When you look at the picture of Hopedale Pond above, you could easily imagine something
    strange living there. Here's a description of the menobranchuse

    A genus of tailed amphibians (also called Necturus), having permanent external gills. b. An
    animal of this genus; in this sense also in anglicized form menobranch (ˈmɛnəʊbræŋk).

    Here are a couple of recipes for you from
    the Hopedale Centennial cookbook.

    The mud puppy probably looked
    something like this.

    Neighboring town photos - Northbridge (Rockdale) - Route 122 at
    Sutton Street. The mill above is now known around here mainly for
    several stores there, including the Curtain Factory Outlet and a
    braided rug store. Below, on the same corner, an old boarding house.

Hopedale in November 2014

Hopedale in October   

Hopedale history ezine for November 1 -
Homes with Names   

November 15 ezine -
Burned in Boston   

December 1 ezine -
The Community   

Ezine Menu                  HOME


    The present Union Church opened in 1963, replacing
    the church that burned the year before.As you see on
    the right, there was also a fire there in 1912.

    I dug up this tree in the woods and planted it about eight
    or ten years ago, after the original maple on our front lawn
    was taken down. This one has pretty good color every fall.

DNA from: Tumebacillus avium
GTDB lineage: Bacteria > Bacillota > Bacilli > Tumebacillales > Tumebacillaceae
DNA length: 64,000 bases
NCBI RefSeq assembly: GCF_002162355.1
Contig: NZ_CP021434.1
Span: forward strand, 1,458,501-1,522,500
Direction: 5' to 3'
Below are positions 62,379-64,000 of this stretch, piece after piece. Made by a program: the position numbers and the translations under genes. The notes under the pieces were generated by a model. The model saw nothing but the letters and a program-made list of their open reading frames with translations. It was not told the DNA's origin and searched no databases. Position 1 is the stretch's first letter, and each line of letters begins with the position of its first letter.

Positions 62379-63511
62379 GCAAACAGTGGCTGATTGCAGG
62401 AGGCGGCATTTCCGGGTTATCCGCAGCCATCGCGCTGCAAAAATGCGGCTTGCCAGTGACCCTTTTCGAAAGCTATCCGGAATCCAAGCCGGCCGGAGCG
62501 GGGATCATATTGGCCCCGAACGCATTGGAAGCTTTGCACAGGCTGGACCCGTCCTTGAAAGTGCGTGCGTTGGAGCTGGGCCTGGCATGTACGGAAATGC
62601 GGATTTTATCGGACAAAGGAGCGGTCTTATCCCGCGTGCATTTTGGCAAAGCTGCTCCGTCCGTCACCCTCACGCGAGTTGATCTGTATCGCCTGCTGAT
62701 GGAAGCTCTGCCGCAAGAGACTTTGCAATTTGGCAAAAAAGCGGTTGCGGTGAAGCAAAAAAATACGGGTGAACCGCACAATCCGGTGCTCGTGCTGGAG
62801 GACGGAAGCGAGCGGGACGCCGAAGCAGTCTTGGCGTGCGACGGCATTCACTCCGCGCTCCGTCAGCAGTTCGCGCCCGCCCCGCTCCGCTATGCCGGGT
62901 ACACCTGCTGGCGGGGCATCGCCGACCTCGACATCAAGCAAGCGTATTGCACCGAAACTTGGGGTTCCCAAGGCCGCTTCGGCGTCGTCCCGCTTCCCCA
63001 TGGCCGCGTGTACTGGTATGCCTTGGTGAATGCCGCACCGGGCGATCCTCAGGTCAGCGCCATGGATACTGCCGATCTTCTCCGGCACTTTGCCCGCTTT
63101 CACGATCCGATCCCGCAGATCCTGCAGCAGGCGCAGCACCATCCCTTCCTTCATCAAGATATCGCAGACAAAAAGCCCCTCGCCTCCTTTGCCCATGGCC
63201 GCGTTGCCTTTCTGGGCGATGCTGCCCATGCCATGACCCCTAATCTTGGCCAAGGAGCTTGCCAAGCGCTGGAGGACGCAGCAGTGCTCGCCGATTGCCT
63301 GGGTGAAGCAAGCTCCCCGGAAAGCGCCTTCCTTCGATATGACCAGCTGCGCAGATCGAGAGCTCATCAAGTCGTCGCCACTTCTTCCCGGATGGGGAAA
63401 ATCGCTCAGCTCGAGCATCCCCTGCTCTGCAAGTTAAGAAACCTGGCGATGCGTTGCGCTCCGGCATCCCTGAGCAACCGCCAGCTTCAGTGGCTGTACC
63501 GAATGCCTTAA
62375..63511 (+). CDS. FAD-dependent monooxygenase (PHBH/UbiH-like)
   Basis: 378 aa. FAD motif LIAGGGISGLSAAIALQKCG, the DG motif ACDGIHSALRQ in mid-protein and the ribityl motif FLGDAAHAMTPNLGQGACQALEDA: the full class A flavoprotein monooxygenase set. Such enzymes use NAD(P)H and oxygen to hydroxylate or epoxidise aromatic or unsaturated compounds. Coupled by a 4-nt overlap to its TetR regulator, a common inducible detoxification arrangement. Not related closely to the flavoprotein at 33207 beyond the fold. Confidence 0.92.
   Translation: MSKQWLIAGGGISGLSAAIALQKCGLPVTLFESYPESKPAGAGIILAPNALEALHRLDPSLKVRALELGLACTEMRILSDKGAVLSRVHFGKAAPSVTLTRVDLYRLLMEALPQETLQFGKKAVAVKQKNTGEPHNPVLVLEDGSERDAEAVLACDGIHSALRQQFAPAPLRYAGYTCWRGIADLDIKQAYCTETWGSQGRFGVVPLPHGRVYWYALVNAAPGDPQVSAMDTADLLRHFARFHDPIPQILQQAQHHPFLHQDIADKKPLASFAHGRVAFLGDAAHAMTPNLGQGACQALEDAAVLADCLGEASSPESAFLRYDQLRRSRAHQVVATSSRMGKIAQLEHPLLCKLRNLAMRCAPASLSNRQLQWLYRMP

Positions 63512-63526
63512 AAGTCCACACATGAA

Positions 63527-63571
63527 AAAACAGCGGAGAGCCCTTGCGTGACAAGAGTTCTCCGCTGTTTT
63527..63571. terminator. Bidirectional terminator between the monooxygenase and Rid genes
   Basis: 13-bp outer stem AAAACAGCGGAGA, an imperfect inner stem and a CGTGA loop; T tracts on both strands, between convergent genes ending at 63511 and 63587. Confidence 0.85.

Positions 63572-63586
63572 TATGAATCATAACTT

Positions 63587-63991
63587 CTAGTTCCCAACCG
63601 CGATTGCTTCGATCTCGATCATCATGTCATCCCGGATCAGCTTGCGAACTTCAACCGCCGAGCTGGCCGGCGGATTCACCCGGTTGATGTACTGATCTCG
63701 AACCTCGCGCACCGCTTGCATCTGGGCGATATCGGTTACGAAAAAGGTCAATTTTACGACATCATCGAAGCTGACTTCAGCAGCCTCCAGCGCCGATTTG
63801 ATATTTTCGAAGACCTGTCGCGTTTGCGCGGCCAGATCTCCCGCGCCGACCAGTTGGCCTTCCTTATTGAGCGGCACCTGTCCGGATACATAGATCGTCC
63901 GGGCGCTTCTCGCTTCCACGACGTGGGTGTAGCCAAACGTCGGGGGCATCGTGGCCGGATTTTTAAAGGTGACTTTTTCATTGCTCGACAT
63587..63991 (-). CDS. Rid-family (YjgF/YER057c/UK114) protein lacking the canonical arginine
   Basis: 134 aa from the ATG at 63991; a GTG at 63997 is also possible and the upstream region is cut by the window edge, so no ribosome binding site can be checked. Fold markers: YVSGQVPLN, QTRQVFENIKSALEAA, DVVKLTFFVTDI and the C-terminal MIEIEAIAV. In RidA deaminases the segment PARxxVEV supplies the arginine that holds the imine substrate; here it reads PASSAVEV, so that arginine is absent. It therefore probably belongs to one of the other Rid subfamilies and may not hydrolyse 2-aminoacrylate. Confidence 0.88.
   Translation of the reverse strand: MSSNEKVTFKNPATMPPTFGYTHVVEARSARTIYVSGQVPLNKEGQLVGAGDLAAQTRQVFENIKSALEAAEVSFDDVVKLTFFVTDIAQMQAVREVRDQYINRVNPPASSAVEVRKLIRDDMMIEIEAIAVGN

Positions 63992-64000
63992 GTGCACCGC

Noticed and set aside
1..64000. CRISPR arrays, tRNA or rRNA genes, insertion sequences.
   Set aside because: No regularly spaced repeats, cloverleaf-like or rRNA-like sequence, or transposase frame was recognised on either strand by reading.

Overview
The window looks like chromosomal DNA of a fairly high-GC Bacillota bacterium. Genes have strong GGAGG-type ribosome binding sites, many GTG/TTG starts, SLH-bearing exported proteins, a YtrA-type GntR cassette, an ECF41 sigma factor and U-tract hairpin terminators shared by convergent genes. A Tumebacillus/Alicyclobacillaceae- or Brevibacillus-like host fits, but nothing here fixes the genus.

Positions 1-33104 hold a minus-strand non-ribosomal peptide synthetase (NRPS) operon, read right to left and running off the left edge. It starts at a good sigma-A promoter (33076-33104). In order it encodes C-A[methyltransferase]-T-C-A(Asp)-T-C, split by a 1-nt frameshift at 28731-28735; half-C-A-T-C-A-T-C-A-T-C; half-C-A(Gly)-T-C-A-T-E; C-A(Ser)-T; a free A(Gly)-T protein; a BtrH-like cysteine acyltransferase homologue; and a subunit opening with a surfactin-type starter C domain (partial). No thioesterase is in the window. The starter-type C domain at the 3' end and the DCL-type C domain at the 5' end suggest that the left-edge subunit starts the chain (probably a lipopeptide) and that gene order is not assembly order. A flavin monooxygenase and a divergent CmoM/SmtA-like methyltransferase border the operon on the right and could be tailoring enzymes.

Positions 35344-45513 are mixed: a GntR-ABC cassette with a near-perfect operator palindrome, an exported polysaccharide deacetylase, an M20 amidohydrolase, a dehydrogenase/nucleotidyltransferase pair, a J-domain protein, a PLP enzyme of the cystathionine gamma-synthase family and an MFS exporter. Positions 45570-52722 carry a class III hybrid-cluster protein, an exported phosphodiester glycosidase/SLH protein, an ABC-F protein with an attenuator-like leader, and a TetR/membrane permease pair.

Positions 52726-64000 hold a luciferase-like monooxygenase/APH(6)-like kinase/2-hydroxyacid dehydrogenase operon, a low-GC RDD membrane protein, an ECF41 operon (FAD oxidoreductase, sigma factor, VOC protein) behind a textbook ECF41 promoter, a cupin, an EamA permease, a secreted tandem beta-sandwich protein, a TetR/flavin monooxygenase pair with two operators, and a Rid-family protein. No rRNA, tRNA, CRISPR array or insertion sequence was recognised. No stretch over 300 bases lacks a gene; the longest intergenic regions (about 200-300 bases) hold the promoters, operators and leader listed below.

Picture taken on cold, wet and windy November 2.

    When taking pictures of a colorful sky, I usually try to avoid
    things like the pole,transformer, and light, but this time I
    decided to put them right in the middle. November 2,
    between 5:47 and 5:51 - the first day back to standard time.

November 3. The price of gas was down another four cents by the next day.

    I planted some everbearing raspberries last fall. It would probably be
    more accurate to call them two-season raspberries. Here they are on
    November 3. Much later than I expected. I'm wondering if the second
    crop will be earlier next year, after they're a bit more established.

    Election Day - November 4 - Looks like it
    will be a busy day there. We were in line a
    minute or two before seven,and when I put
    my ballot into the box, it was number 25.

Above and below - Hopedale Pond, November 5.

    Left - Draper ad, 1925

    Above - Draper shop, 2014

    Yes, raspberries again. This little bit wouldn't
    be worth mentioning, except that picking them
    in November makes it about three months later
    than when I've picked them in the past.

And a gift basket raffle, too.

    It's been there for nearly 200 years, but with the recent zoning change, and
    the For Sale signs, probably not much longer. Information on the house
    above and the one below is from the National Register Nomination.

    Fitzgerald Drive blocked.  As you can see in
    the picture on the right, trying to cut through
    the cemetery isn't going to work, either.

    Passenger cars for the Polar Express
    arriving in Hopedale. Thanks for letting
    me know, Howsie, and thanks for the lift.
    Click here for more pictures.

    Click here to go to Hopedale Polar
    Express on Facebook.

    Thanks to my son, DJ, for this photo from Boston's South End,
    of the building used at the opening of St. Elsewhere. The good
    old tv days of St. Elsewhere, Hill Street Blues and LA Law.
    Here's a link to the opening credits, with a view of the building